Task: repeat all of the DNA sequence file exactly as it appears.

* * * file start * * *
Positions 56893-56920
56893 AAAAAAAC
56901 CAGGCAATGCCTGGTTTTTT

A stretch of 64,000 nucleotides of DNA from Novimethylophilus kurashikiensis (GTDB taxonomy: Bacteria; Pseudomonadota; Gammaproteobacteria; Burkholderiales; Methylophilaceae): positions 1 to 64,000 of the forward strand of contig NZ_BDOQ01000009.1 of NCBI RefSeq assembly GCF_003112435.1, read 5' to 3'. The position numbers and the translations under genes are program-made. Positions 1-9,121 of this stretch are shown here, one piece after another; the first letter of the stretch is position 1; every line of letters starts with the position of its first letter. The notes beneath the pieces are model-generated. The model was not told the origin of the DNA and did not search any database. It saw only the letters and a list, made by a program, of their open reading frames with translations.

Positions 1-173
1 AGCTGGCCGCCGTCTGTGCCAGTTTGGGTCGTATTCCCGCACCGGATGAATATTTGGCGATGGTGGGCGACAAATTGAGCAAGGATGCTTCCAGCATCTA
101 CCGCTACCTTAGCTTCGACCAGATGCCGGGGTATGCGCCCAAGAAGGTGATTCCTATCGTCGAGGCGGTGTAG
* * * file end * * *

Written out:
Positions 56893-56920
56893 AAAAAAAC
56901 CAGGCAATGCCTGGTTTTTT

A stretch of 64,000 nucleotides of DNA from Novimethylophilus kurashikiensis (GTDB taxonomy: Bacteria; Pseudomonadota; Gammaproteobacteria; Burkholderiales; Methylophilaceae): positions 1 to 64,000 of the forward strand of contig NZ_BDOQ01000009.1 of NCBI RefSeq assembly GCF_003112435.1, read 5' to 3'. The position numbers and the translations under genes are program-made. Positions 1-9,121 of this stretch are shown here, one piece after another; the first letter of the stretch is position 1; every line of letters starts with the position of its first letter. The notes beneath the pieces are model-generated. The model was not told the origin of the DNA and did not search any database. It saw only the letters and a list, made by a program, of their open reading frames with translations.

Positions 1-173
1 AGCTGGCCGCCGTCTGTGCCAGTTTGGGTCGTATTCCCGCACCGGATGAATATTTGGCGATGGTGGGCGACAAATTGAGCAAGGATGCTTCCAGCATCTA
101 CCGCTACCTTAGCTTCGACCAGATGCCGGGGTATGCGCCCAAGAAGGTGATTCCTATCGTCGAGGCGGTGTAG